Bid competition on keywords drives up the cost for unbranded terms. That's a given. But a report published by GroupM Search suggests prices for branded and unbranded keywords in paid search ads may rise sharply after Yahoo and Microsoft combine Internet search advertising services. Does the uptick represent a normal progression for increasing prices or accelerated growth as the market reacts to change?
Microsoft and Yahoo announced in 2009 they would combine search services. The two have completed most of the work to serve companies in the United States and Canada.
The study from GroupM, a division of advertising conglomerate WPP, explains that for many keywords sampled, Bing's CPC prices bid higher than in Google. As the Microsoft-Yahoo search alliance goes live, common sense suggests the consolidation of the two platforms will push up competition and pricing for unbranded terms, at lease in the short term, leveling off in weeks to come. Advertises can expect an average increase of 64% above Bing's CPC prices today for unbranded keywords and 78% for branded keywords at the peak, according to GroupM. Initially, the platform merger could cause branded terms on Bing to increase by 75% on average, and unbranded by 73%. For each new competitor, CPCs for branded keyword will increase by 6.8% on average, and unbranded about 1.5%, according to the report.
Once the market place settles, GroupM expects advertisers can expect a 13% increase in CPCs for unbranded keywords and a 23% increase for branded keywords above today's prices on Bing. Andrew Goodman, SearchManager advisor to American Express Open, says the 13% uptick might be a result of delays for Microsoft and Yahoo that the industry had already experienced.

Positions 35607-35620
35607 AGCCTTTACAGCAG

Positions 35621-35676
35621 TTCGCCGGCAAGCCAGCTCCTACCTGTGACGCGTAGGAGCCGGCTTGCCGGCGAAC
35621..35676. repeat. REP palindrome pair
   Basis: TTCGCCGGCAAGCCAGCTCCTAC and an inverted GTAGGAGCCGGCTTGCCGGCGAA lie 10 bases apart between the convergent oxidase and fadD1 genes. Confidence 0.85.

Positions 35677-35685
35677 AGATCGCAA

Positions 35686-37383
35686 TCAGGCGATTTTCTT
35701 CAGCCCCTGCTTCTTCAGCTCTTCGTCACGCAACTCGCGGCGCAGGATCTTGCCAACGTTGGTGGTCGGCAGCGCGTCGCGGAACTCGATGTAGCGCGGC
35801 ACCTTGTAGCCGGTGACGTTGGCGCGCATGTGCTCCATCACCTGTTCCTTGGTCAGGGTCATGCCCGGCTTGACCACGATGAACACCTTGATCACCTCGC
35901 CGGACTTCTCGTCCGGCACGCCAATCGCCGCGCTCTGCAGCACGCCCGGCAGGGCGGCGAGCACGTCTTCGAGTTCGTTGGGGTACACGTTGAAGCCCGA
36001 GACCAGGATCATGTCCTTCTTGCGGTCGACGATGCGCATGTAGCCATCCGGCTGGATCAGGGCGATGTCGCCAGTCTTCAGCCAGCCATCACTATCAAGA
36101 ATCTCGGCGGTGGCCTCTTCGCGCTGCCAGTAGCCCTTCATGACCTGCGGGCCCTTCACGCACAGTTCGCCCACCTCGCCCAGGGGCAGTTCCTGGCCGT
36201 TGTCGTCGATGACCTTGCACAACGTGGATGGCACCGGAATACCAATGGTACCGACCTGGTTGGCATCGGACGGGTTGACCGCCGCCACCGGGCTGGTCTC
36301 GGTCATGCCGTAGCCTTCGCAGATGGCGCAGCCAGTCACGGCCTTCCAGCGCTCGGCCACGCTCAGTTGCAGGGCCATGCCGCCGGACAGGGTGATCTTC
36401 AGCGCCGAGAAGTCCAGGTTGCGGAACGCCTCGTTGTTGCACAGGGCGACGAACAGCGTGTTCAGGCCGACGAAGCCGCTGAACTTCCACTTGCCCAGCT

Advertisers and marketers would like to get back to what they consider "normal" Yahoo inventory. There's a lot of uncertainty around the logistics of accounts. "They're waiting impatiently" to see how the customer service and billing relationships will work, which creates a bottleneck, according to Goodman. Dormant accounts that marketers would like to wakeup don't automatically map from Yahoo to Microsoft.
The GroupM report also brings up an interesting point: Bing and Yahoo have different rules about bidding on trademarked keywords. The report explains that on Bing an advertiser must have some relevance to the trademarked term in order to bid on it, while Yahoo is less restrictive.
This leads to some keywords where there are two or three bidders in Bing and 15-25 in Yahoo. Since the Search Alliance will utilize Bing's bidding rules, the increase in competitors on trademarked terms should not exceed 200% to 300%, despite the large number of unique competitors bidding in Yahoo.
Aside from a few glitches and unique situations the two will need to work through, Microsoft and Yahoo alliance should deter advertisers and marketers from setting up campaigns. A host of platforms and applications continue to emerge assisting marketers to increase return on investment (ROI).
Adchemy on Wednesday released a platform to improve search engine marketing (SEM) conversions predicts consumer intent to customize paid-search ads and landing pages. It doesn't follow consumers around collecting information through browser cookies, but it does collect search information to build word maps.
Adchemy WordMaps automatically generates ad copy and landing pages based on templates, and keyword and query log analysis. The technology analyzes queries and breaks down keywords and query patterns into consistent terms and intents. Then it groups similar intent into topics.
Then there's Cotendo. The content delivery network (CDN) plans to accelerate search engine optimization analytics, an idea spawned by project Caffeine, Google's decision to speed up indexing on the Web. The Cotendo SEO Analytics Service, released Tuesday, offers reports for search engine crawling activity, crawler comparisons, detailed hits and errors, object delivery times, error codes, and customizable alerts.